Thursday, March 10, 2011

L O L A, Lola

"So you, like, eat out for a living? That is awesome! Where do I get a job like that?"

First off, no. This is not a living. It is a hobby. A hobby with a shady IRS loophole, but a hobby. And the problem with any hobby is that eventually it can take over your life. When this little venture started three years ago, neither Peter nor I thought a) it would last b) anyone would read c) some of you would actually enjoy reading what we wrote.

Writing about dining out is still a fun and creative experience, but lately the process of going out to eat has started to feel well, a little bit like work. Which to my ears is a horrific four letter word. The chore to dissect, remember, categorize, and rank every dish at every restaurant becomes overwhelming. That is if we can even find a place to eat.  Such a chore goes like this, "Let's go grab a bite to eat," Lindsay will ask.

"Ok, where to?"

"How about this place?"

"No, went there for lunch the other day."

"Ohhh, there is that other place"

"Yeah, but Peter has it queued up for next week."

"We haven't been to there in a while."

"Chef gave two weeks notice and I heard the place is on C.O.D. from suppliers, can't be a good sign."

Sometimes you just want a simple meal, with good food, nice conversation, and something cold and boozy to drink. Which is pretty much how we found ourselves enjoying a restorative meal in Lola's cramped and lively dining room last Friday night. 

Choosing Lola's is odd because Spanish cuisine scares the Carpaccio out of me. It is not that the food of Spain isn't glorious in its own right, it is that too often it is poorly imitated. Take, for instance, tapas. Tapas is the worst mistranslation of a foreign dining trend to infect America since fondue gave birth to swinger parties. Tapas is a snack in Spain, and it is a great idea. You go to a bar, grab a drink, and munch a savory bite of something delicious. They are inexpensive and designed to induce you to drink more. But, mostly tapas is not your meal. You go out to dinner after tapasing (note: made that word up).

What is tapas on the shores of Gentilly? It is a "small plate" costing anywhere from $8-12 a pop. They can't be shared though as advertised because the dish for your party of four only came with three dates stuffed with a thumbprint of blue cheese. Maybe the chef "studied a Ferran Adria book" and your ham comes with a liquid nitrogen powered pickle gun. Perhaps there is a tortilla which this cook has translatad as "dense omelet." Or maybe the chef is a minimalist who is focused on purity of Spanish flavors. For you there is a bowl of Marcona almonds (for $8), which translates as "Free at the bar up the street."

Delve into the entrees at most oxymoronic themed "Spanish Tapas" restaurants and you get either half-witted ideas or Franco inspired executions. Rabbit in the Style of La Mancha, or some other such cute moniker, brings you a stew of shriveled and dried rabbit adorned with olives and a can of tomato puree. Am I speaking in generalities? Unfortunately, only barely. Spanish food in America is too often a very poor forgery of a beautiful cuisine.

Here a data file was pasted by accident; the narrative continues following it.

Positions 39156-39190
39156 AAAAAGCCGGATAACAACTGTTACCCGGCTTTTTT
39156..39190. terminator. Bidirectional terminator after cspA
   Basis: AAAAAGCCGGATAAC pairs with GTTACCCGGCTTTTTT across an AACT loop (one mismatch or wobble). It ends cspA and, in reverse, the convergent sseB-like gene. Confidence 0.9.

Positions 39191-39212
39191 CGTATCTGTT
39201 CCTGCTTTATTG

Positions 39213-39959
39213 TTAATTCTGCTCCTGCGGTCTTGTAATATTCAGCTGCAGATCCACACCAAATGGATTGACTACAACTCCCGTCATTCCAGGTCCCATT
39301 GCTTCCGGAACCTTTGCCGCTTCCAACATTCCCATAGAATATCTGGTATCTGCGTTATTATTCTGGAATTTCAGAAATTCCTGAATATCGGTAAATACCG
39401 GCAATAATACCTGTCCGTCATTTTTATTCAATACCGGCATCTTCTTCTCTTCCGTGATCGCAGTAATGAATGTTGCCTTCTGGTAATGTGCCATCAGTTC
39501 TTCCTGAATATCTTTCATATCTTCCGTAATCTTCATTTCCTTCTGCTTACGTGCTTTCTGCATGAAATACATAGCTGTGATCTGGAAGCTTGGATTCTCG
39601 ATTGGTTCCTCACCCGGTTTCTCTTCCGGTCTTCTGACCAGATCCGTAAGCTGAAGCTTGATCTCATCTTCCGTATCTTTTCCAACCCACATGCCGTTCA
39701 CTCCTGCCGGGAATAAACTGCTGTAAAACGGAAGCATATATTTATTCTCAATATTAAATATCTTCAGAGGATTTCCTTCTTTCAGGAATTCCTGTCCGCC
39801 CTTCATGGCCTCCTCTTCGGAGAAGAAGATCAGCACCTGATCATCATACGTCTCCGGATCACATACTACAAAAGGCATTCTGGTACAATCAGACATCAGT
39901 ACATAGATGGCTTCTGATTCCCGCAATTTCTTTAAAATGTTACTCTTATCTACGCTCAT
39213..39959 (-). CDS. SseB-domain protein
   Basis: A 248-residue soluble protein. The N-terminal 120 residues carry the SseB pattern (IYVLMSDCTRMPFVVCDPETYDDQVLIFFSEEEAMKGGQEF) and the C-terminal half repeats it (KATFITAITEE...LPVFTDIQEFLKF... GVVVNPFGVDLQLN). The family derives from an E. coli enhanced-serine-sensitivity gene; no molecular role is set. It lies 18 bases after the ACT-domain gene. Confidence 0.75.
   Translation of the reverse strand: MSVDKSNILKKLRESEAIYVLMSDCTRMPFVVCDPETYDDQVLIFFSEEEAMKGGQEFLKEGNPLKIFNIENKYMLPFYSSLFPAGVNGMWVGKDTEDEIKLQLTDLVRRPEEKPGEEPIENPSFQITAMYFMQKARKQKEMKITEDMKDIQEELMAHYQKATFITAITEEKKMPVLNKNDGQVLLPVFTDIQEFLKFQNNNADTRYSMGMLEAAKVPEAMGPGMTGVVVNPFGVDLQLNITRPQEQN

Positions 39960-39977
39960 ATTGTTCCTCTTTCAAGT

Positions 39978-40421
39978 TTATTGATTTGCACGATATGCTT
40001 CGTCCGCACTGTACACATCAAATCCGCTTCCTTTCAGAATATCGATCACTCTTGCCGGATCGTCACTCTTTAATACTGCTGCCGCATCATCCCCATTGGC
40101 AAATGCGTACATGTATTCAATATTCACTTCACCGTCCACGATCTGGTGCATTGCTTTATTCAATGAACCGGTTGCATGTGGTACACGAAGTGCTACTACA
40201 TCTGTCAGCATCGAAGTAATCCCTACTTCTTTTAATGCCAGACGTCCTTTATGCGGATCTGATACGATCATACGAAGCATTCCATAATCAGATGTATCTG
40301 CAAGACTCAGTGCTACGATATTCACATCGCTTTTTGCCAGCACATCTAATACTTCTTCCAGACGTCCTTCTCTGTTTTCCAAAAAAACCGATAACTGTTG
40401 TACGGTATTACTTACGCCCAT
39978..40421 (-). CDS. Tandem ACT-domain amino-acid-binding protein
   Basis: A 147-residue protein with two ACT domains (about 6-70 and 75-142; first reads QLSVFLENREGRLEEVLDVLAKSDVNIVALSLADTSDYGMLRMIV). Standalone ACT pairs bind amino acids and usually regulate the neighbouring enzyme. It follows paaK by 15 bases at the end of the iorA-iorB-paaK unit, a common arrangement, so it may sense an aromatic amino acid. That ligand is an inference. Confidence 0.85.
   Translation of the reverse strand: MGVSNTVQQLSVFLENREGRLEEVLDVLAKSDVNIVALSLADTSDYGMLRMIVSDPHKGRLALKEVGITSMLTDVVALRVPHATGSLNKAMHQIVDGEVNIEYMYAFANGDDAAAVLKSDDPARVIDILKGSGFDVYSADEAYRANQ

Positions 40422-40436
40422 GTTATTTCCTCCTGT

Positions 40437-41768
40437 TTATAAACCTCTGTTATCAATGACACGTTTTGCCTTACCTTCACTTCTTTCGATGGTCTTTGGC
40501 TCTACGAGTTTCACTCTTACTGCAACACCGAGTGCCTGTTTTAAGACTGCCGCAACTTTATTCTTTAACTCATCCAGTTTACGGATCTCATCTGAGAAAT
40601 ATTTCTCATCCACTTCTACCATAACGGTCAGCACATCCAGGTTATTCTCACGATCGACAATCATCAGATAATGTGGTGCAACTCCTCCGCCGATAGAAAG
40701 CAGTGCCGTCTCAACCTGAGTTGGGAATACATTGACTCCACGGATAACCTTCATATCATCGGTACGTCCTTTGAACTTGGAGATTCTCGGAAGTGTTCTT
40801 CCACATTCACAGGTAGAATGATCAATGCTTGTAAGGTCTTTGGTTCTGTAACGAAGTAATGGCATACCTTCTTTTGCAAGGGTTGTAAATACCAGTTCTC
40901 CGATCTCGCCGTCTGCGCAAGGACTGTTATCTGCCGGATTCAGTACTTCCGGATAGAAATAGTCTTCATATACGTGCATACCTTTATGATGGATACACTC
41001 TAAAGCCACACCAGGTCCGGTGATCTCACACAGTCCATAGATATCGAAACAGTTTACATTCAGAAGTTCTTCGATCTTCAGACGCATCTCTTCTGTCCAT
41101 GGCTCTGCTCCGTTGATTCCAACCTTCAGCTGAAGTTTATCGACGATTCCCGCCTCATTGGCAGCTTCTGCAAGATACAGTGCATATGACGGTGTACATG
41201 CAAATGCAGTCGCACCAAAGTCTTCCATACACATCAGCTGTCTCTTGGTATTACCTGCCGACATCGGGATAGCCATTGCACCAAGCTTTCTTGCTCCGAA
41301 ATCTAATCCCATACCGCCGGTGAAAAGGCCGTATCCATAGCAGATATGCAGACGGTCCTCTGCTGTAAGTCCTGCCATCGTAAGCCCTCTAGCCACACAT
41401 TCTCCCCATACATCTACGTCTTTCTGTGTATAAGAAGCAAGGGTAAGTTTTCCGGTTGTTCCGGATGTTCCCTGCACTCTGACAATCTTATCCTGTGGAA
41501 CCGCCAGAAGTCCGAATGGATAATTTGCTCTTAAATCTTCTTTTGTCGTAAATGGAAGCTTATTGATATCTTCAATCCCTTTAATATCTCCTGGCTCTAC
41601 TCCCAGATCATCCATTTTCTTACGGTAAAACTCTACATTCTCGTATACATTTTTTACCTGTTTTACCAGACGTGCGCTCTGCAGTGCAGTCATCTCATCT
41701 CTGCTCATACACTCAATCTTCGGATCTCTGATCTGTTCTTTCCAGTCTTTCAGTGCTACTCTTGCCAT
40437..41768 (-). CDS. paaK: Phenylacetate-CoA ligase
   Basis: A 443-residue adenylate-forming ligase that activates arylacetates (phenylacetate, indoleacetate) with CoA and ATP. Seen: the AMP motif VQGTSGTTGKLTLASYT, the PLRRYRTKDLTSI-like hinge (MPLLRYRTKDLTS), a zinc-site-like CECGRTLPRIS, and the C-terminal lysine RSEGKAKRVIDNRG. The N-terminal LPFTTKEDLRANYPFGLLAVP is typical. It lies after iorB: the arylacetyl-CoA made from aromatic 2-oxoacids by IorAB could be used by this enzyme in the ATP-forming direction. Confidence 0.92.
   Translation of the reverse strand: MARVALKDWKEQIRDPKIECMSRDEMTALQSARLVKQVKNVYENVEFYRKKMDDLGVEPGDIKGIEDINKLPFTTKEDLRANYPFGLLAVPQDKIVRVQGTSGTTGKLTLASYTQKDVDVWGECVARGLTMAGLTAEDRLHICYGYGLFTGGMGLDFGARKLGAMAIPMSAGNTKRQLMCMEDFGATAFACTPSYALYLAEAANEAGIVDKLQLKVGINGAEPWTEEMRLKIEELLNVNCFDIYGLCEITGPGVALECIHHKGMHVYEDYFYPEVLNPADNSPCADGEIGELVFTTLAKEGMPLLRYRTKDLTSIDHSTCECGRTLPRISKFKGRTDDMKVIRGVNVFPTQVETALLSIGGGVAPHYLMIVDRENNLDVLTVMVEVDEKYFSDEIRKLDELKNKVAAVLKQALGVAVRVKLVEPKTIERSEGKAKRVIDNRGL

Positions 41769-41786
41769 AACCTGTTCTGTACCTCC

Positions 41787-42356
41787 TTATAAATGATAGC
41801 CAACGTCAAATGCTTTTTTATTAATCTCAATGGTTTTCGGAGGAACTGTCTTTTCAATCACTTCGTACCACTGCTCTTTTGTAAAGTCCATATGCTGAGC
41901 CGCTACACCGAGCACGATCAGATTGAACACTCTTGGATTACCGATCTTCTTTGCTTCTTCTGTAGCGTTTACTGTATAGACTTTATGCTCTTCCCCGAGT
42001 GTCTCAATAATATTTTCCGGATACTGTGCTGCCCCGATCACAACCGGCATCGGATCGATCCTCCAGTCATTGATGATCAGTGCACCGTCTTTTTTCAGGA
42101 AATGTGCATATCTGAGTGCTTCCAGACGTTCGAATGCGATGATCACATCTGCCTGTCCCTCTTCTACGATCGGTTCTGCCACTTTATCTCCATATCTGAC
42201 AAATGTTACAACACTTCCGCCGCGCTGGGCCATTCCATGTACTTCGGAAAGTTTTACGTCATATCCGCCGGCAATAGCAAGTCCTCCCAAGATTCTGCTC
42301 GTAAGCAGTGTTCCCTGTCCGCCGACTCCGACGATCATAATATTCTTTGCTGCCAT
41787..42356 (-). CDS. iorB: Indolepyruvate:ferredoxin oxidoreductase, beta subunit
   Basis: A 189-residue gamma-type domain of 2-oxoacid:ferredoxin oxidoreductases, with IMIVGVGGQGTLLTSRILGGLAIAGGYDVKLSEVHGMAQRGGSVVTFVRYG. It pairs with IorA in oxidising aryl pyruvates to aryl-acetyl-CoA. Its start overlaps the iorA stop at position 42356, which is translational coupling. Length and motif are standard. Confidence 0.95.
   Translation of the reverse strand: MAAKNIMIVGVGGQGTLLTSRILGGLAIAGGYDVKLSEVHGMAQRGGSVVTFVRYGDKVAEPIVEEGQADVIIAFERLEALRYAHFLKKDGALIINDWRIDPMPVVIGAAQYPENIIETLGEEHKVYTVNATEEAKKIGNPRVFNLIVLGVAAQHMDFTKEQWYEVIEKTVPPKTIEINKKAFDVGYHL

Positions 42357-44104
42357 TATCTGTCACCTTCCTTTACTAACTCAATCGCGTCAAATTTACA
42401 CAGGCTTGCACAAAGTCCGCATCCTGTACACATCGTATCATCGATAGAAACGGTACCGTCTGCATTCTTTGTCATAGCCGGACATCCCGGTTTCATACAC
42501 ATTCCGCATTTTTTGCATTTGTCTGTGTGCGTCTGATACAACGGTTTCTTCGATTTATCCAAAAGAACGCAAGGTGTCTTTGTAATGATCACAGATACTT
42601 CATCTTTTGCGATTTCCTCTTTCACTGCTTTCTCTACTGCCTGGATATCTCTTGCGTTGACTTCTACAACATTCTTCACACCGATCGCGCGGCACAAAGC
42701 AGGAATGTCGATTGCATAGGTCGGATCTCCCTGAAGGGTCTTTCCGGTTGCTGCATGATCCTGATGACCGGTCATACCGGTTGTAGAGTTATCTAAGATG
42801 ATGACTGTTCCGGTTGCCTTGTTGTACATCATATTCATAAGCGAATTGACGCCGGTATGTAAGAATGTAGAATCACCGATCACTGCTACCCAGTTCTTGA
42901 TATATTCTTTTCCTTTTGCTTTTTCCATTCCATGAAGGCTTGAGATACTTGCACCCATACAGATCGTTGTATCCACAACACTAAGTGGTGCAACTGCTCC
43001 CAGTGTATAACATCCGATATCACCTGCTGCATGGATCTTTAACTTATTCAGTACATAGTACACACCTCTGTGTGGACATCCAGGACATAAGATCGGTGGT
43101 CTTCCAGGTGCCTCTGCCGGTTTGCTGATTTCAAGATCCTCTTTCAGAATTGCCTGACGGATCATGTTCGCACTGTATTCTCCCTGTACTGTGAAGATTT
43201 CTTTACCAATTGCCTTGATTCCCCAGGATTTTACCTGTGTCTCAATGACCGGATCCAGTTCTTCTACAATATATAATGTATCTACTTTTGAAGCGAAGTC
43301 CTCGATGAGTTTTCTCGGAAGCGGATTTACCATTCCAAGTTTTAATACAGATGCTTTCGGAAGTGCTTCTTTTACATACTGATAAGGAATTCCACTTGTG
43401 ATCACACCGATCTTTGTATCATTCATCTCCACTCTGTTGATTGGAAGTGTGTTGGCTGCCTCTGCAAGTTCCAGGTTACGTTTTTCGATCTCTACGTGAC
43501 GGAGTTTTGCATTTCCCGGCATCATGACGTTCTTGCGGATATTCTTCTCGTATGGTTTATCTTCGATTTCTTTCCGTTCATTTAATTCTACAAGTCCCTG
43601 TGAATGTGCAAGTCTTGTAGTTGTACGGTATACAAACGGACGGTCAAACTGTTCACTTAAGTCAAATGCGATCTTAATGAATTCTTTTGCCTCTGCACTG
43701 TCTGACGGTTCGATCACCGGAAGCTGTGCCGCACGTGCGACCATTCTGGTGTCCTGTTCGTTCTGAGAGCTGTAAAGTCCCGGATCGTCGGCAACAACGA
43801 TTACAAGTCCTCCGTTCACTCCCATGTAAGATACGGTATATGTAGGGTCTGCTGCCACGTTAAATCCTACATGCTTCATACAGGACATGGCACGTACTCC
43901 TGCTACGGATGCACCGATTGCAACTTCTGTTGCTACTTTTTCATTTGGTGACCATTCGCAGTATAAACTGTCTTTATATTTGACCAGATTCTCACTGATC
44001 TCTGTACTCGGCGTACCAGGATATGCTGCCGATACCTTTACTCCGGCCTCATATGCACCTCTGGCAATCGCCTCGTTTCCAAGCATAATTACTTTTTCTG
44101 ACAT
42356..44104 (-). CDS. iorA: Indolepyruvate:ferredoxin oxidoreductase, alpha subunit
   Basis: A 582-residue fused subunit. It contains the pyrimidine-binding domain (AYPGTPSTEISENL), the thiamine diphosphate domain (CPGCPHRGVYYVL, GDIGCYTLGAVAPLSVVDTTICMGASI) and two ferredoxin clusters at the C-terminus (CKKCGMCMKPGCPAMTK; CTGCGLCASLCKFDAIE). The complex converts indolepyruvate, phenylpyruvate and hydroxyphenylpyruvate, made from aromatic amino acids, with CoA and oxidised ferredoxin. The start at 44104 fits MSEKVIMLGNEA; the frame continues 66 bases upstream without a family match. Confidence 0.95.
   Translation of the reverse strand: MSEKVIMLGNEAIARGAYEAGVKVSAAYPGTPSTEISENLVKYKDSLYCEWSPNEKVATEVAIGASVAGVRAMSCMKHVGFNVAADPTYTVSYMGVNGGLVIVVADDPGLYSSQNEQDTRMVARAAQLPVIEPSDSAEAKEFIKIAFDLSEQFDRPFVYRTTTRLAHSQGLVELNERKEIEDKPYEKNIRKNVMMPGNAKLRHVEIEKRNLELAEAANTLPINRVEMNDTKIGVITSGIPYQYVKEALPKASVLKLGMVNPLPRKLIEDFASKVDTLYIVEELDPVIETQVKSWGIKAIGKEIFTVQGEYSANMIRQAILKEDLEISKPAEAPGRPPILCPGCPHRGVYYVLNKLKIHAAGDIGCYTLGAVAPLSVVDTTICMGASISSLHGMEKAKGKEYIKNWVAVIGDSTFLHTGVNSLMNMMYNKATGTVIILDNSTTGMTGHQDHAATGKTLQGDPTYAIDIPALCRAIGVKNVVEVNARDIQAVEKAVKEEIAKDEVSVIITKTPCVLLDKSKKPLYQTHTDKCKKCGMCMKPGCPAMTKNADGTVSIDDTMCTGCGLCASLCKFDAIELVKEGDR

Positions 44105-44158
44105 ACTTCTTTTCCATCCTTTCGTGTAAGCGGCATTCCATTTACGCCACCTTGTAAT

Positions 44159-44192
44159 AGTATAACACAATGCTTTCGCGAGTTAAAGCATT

However the cooking at Lola's stands out for being the most authentically Spanish in New Orleans. It is bold, brash, and at times brilliant in its simplicity. For instance, a paella in New Orleans that didn't make me wish for jambalaya. Lola has three paellas to choose from, we chose meat. Plump pieces of chicken, moist from both their own juices and the broth, and rings of sausage poked out from the sepia hued landscape of short grain rice and vibrant green peas. The rice was firm, but yielded easily, and was fortified with the mellow flavor of saffron and more than a touch of garlic. Had the trademark soccarat been on the bottom layer of rice, this could have been the best rice dish in the city.

Before the exercise in paella, came a thin, sunset orange, garlic soup which competed with the feathery, garlic aioli for the bread's attention. There was a calamari steak, cooked until the white of the squid was just set and served alongside a fiery Romesco sauce.Both dishes had Lindsay and I constantly sharing a plate meant for one between two.

Each bite of food could have been quibbled over. Was there too much salt in the soup? Was the garlic in the aioli too astringent? But not that night. We just ate, sipped white sangria, and took it all in. "You know what," Lindsay asked as I paid the modest check, "that was a great meal."

Lola's -Birdie
3312 Esplanade Avenue
New Orleans, LA 70119-3132
(504) 488-6946


willifred said...

One of the front people at Cowbell used to work at Lola, think her name is Dianne. She was always so nice......also, my old neighbor, Denmon (long time chef at Cafe Degas) was the cook there for a while. I love this little place, but you have to pick and choose when you go.

Good Eater said...

What about Cafe Grenada on Carrolton and Barcelona Tapas in the Riverbend. They generally do tapas pretty well. The patatas bravas at both places are simple and fabulous.

kibbles said...

completely agreed on the "tapas" scam in the us -- it ain't tapas. for restaurant owners small plates are the best thing since sliced bread...very pricey per ounce.

as for Lola and paella in nola in general -- if there's no soccarat, it's just fancy rice. and why should rice with a few pieces of protein cost $15-20? soccarat is the best part of a real paella!

Anonymous said...

It's good to hear of a recent good experience at Lola. The last few times I went (in the last two years), the food was so awful (bland, cold), that I've had no interest in going back. Which made me very sad, since I'd always loved everything about the place.

Anonymous said...

I usually love Lola but the most recent meal I had there was SO salty it was almost inedible.